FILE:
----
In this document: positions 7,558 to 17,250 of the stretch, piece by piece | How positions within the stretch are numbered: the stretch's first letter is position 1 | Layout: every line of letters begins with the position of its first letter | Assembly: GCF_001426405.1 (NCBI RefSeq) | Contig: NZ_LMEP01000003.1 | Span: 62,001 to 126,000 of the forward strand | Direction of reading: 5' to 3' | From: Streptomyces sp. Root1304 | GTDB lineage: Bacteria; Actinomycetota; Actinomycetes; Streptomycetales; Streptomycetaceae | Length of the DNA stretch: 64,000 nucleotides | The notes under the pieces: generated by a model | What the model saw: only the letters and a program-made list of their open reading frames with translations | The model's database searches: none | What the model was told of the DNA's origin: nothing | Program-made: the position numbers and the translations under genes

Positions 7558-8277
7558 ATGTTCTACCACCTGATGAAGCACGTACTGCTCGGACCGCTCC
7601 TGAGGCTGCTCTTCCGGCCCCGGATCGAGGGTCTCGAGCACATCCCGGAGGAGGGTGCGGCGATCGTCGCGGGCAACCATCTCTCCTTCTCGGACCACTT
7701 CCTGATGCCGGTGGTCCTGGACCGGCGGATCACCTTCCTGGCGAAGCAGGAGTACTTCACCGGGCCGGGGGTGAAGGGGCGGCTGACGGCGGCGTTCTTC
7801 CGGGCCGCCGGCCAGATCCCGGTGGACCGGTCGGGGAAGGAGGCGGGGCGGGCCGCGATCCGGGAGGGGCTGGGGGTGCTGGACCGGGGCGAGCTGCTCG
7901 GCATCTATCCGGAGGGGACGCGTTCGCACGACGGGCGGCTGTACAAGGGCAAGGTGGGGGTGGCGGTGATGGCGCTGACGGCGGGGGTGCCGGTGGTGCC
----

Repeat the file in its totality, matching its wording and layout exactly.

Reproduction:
In this document: positions 7,558 to 17,250 of the stretch, piece by piece | How positions within the stretch are numbered: the stretch's first letter is position 1 | Layout: every line of letters begins with the position of its first letter | Assembly: GCF_001426405.1 (NCBI RefSeq) | Contig: NZ_LMEP01000003.1 | Span: 62,001 to 126,000 of the forward strand | Direction of reading: 5' to 3' | From: Streptomyces sp. Root1304 | GTDB lineage: Bacteria; Actinomycetota; Actinomycetes; Streptomycetales; Streptomycetaceae | Length of the DNA stretch: 64,000 nucleotides | The notes under the pieces: generated by a model | What the model saw: only the letters and a program-made list of their open reading frames with translations | The model's database searches: none | What the model was told of the DNA's origin: nothing | Program-made: the position numbers and the translations under genes

Positions 7558-8277
7558 ATGTTCTACCACCTGATGAAGCACGTACTGCTCGGACCGCTCC
7601 TGAGGCTGCTCTTCCGGCCCCGGATCGAGGGTCTCGAGCACATCCCGGAGGAGGGTGCGGCGATCGTCGCGGGCAACCATCTCTCCTTCTCGGACCACTT
7701 CCTGATGCCGGTGGTCCTGGACCGGCGGATCACCTTCCTGGCGAAGCAGGAGTACTTCACCGGGCCGGGGGTGAAGGGGCGGCTGACGGCGGCGTTCTTC
7801 CGGGCCGCCGGCCAGATCCCGGTGGACCGGTCGGGGAAGGAGGCGGGGCGGGCCGCGATCCGGGAGGGGCTGGGGGTGCTGGACCGGGGCGAGCTGCTCG
7901 GCATCTATCCGGAGGGGACGCGTTCGCACGACGGGCGGCTGTACAAGGGCAAGGTGGGGGTGGCGGTGATGGCGCTGACGGCGGGGGTGCCGGTGGTGCC